Garit Wollan has always been familiar with the Winona State purple and white.
His father, Eric Wollan, played offensive tackle for the Warriors from 1992-96 and continued to be a proud supporter of WSU football and athletics after graduation. Thus, it was common to find a young Garit, as well as his younger brother Wesley, running around in the now Altra Federal Credit Union Stadium parking lot, tailgating before Winona State football games before catching passes on the field after the games. Despite playing on that field all those times, Garit never really envisioned himself wearing that familiar purple.
“I always prided myself on not going there,” Wollan said. “Just due to my dad playing there. … I knew if I chose to go there I would be overshadowed by, ‘Oh, his dad went there. Oh, he just follows in his daddy’s footsteps.’ That’s bound to happen.
“I just wanted to make a name for myself, you know?”
To be fair, Wollan would be the first to tell you, he never really expected to play college football in general. He showed up at the Winona Senior High weight room as a thin 150-pound freshman with the nickname ‘Daddy Longlegs’ because his long legs were so skinny.
“I was the scrawniest kid,” he said with a laugh.
Seeing the likes of Nick Waldo, Jacob Stanislawski and Bryce Heftman, it was clear Wollan had work to do to not only live up to the expectations that had been placed on him because of who his father was, but also just to play the sport he loves.
Having friends and hard-working teammates such as Ethan Prodzinski, Bennett Heftman, Sam Kanne, Dayne Gamoke, Austin Mlynczak and Aaron Witt certainly helped.
“I feel like we were the hardest working group that came through,” Wollan said. “We were always in the weight room. If people skipped, we would get on them. … We need people in the weight room to have the success that we did.”
Wollan was in the weight room everyday and pounded protein shakes like nobody’s business.
“A lot of protein shakes,” he said with a chuckle.
By his junior year, he had put on 80 pounds of muscle because of his work in his weight room, but also the simple fact that he hit puberty. His body was now ready to dish out some damage.
“As a freshman, he was a tight end for us,” Winona coach John Cassellius said. “He just kept getting bigger and bigger. … He’s got good feet, he moves well and is just a good athlete. He knows what he’s doing, and he’s a super smart kid.”
After playing some varsity as a backup tight end as a sophomore, Wollan entered his junior season ready to start at linebacker and tight end while also serving as a backup tailback and offensive lineman. In fact, they brought two jerseys along his junior season just in case he was ever needed.
That came earlier than expected when injuries took over along the offensive line, thrusting Wollan into the left guard spot. But it didn’t matter to Wollan, he was all for it. It allowed him to contribute more on offense, something he felt he wasn’t necessarily doing while playing at tight end.
“It gave me the opportunity to play more football,” he said. “At the time, I wasn’t able to play at that position because there were better guys ahead of me, but it gave me the opportunity to actually play varsity football and be able to contribute to the team on the offensive side of the ball.”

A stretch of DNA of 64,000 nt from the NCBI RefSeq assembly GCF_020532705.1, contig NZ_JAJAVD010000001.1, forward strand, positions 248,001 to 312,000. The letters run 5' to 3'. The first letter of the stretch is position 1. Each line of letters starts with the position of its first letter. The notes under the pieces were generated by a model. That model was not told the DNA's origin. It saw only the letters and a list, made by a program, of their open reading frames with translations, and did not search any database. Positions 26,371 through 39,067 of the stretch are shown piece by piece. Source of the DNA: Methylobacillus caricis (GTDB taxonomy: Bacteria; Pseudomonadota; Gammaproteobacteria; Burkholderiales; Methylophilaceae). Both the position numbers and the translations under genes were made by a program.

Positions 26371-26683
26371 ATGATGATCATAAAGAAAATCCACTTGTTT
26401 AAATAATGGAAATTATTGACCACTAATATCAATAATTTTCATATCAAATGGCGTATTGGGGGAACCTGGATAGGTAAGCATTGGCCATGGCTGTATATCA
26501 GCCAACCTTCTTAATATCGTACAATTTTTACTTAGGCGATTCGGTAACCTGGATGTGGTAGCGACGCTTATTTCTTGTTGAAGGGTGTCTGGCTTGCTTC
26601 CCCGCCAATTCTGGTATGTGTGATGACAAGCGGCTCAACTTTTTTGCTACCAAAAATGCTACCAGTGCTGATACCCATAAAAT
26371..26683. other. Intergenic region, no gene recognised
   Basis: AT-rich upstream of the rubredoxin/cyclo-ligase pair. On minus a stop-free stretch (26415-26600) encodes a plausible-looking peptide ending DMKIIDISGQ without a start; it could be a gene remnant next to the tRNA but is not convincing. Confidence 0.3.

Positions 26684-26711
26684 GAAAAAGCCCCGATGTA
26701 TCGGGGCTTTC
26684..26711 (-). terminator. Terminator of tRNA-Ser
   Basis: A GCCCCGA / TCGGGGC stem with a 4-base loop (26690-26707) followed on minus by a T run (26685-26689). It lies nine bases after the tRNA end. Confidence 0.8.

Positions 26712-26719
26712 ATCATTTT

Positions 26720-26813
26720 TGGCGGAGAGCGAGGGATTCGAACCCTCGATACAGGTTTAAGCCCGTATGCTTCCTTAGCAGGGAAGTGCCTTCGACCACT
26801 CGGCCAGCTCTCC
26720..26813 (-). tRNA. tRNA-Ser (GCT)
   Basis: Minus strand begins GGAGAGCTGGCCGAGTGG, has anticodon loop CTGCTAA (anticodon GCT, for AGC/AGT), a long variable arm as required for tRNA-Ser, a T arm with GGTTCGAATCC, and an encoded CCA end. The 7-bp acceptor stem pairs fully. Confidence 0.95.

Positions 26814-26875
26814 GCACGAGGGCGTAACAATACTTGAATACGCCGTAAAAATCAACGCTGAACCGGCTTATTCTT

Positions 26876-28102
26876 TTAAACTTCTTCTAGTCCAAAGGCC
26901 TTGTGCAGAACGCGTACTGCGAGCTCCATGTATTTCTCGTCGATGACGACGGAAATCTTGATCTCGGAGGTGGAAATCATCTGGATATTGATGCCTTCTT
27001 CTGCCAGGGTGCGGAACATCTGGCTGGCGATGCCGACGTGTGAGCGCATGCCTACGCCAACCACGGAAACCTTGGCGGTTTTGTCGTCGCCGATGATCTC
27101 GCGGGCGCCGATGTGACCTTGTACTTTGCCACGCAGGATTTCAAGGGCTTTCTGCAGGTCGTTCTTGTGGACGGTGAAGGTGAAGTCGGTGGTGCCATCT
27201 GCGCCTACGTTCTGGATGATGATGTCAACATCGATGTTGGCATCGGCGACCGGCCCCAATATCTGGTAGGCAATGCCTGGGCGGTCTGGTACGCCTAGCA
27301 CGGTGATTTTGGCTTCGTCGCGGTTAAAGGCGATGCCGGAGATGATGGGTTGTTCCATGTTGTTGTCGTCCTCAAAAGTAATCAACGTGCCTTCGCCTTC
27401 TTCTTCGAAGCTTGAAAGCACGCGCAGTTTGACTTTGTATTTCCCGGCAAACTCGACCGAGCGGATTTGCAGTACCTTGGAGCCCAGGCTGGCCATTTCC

The rest is history.
Wollan stayed inside along the line his junior season and was an instrumental part in helping pave the way for running back Trevor Pomeroy’s record-breaking 2018 season. That’s also when schools came calling. Sioux Falls, Augustana, UW-La Crosse and Winona State were the ones most interested. Like he said, he never envisioned going to Winona State, but when he took his official visit it just felt right.
It felt like home.
“I wanted to play somewhere else, but after I went on my official visit, it kind of turned it around and they made me feel like we don’t want you because of your dad, we’re not giving the scholarship because your dad played here,” Wollan said. “They made me feel like they want me as an individual. They made me feel special about everything.”
Winona State offered him early in the summer between his junior and senior year. That same summer, at the Warriors’ one-day camp, they — to his surprise — had him run a few routes at tight end and loved what they saw.
“I just ran a few routes, and I guess they liked what they saw,” he said. “It’s cool because I actually enjoyed playing that position, getting to do something different.”
The opportunity to play tight end is an exciting one, but Winona State also likes the positional flexibility he offers.
“We moved him inside because of need and you know the same thing could happen at Winona State, as he continues to get stronger and bigger,” Cassellius said. “And maybe they decide to move on to another position, but he runs nice routes because he’s done 7-on-7 stuff for us. Then there’d be times that we’d have him play tight end in our offense a little bit in practice, just to get him used to moving like that.”
It will be a special moment for the Wollan family to see Garit don the same colors his father wore just a little over 20 years ago, but he’s ready to make his own legacy.
“I know I’ll have my dad’s legacy at Winona State overshadowing me,” Wollan said. “But it’s fine, you know? Just makes me want to be better than he was.”
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